Bad file access on the rise
mzerqung at 0pointer.de
Sun Jun 9 15:11:10 UTC 2013
On Fri, 07.06.13 14:39, Bill Nottingham (notting at redhat.com) wrote:
> Lennart Poettering (mzerqung at 0pointer.de) said:
> > Yes, it is.
> > POSIX shared memory doesn't define any useful scheme for automatic
> > removing of shared memory segments from /dev/shm after use. Hence, in
> > order to make sure that left-over segments don't fill up /dev/shm
> > forever PA will try to GC dead segments from /dev/shm on each
> > start-up. For that it iterates through /dev/shm/pulse-shm*, tries to
> > read the PID that is stored in there. When the PID still exists it goes
> > to the next file. If the PID doesn't exist it unlinks the file and then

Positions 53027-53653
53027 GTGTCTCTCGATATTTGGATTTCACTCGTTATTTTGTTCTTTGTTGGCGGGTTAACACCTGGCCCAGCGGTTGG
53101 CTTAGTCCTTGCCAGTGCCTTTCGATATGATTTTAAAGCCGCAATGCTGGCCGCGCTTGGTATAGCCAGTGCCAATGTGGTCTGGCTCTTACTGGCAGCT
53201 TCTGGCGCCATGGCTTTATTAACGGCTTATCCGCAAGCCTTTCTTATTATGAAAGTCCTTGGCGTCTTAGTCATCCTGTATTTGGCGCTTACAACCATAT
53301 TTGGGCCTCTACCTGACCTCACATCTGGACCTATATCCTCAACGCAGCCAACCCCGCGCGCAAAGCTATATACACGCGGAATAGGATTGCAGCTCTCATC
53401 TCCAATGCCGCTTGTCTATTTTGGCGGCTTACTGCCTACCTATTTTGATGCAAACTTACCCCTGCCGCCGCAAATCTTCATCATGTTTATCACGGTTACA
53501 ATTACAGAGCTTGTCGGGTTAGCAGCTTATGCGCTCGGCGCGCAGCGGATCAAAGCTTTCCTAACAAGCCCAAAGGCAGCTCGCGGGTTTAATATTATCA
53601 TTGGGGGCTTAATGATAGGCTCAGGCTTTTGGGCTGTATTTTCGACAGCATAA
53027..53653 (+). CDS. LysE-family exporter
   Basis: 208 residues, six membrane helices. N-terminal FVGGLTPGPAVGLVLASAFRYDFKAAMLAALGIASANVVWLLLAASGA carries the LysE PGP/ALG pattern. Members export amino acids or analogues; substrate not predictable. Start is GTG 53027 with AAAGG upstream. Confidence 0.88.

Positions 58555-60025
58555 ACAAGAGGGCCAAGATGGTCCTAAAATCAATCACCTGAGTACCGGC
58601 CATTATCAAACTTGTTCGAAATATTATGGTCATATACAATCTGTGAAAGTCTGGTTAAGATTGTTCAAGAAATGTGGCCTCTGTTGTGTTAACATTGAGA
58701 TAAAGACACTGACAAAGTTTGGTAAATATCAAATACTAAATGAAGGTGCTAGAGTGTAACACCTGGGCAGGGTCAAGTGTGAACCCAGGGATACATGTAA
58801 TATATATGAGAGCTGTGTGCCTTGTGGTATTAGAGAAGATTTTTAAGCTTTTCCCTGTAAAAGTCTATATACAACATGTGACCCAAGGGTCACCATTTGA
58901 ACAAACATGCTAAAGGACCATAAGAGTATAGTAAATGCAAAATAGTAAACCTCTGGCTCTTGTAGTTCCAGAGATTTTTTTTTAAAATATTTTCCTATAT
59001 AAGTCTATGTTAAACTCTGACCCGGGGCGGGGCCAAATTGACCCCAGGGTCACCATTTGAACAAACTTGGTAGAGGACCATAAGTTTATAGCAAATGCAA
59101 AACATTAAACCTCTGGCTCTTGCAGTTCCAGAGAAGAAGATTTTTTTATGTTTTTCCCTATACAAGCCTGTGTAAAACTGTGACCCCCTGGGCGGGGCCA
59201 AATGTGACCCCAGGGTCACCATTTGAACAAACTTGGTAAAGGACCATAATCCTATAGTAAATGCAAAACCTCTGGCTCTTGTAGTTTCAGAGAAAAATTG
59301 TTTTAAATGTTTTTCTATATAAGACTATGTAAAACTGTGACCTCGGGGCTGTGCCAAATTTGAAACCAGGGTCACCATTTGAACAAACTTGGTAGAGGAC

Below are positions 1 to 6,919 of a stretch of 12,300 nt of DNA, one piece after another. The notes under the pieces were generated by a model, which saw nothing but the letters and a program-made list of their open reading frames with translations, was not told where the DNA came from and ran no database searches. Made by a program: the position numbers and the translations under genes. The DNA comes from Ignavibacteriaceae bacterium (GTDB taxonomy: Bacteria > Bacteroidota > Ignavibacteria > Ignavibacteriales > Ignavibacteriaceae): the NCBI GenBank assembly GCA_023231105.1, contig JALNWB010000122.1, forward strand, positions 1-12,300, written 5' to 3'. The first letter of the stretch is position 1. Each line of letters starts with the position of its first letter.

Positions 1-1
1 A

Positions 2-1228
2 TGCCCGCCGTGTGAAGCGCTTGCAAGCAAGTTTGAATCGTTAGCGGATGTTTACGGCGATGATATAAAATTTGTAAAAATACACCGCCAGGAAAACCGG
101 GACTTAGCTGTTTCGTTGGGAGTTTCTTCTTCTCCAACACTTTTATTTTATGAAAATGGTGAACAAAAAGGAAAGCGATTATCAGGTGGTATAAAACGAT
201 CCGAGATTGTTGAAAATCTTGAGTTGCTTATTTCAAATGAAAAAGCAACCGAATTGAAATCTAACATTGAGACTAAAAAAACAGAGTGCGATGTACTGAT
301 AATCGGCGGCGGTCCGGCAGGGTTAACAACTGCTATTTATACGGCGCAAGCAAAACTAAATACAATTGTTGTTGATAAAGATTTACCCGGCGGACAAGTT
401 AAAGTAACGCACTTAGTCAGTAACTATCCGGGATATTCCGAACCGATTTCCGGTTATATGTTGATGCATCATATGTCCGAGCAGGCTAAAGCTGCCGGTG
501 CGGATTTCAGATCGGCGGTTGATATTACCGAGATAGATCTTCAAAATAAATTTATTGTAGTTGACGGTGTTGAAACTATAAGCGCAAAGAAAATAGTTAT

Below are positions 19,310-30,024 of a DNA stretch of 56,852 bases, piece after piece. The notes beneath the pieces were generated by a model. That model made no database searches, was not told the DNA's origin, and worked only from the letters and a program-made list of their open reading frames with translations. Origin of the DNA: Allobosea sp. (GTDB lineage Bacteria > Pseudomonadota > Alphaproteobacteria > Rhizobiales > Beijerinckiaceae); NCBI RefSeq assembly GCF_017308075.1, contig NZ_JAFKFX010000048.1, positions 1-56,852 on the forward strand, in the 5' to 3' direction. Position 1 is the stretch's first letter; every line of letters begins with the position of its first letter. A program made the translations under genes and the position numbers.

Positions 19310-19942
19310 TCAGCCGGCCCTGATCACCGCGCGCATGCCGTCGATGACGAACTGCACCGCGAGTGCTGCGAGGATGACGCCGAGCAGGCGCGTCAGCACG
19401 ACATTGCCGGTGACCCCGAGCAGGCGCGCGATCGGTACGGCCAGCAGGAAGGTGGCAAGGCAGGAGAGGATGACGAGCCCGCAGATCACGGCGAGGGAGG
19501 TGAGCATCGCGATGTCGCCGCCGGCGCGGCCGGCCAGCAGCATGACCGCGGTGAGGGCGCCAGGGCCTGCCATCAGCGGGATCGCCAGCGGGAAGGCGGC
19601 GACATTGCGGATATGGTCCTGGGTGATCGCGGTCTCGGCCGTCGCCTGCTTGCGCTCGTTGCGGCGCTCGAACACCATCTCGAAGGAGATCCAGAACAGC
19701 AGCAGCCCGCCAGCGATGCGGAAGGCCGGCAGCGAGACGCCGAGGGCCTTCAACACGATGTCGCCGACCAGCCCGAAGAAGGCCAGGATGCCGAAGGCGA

> > goes to the next one. It's a simple scheme that works around the
> > limitations of POSIX shm. Of course /dev/shm is a single namespace for
> > all users, hence not all files can be opened, and that's totally cool
> > and expected, and they will be skipped.
> > Shared memory on Linux is a mess. Not automatic clean up, no quota
> > limits, it's a sad story. If you care about security and reliability, it
> > would be great doing something about this, so that arbitrary users
> > cannot DoS the system this easily anymore...
> Any reason we don't run with namespaced /dev/shm vis-a-vis private /tmp?
We kinda have that in XDG_RUNTIME_DIR now. /dev/shm is supposed to be
shared among users I guess. If you want a user-specific namespace use
XDG_RUNTIME_DIR instead, you will get pretty much the same semantics
except that shm_open() needs to be replaced by open().
Lennart Poettering - Red Hat, Inc.
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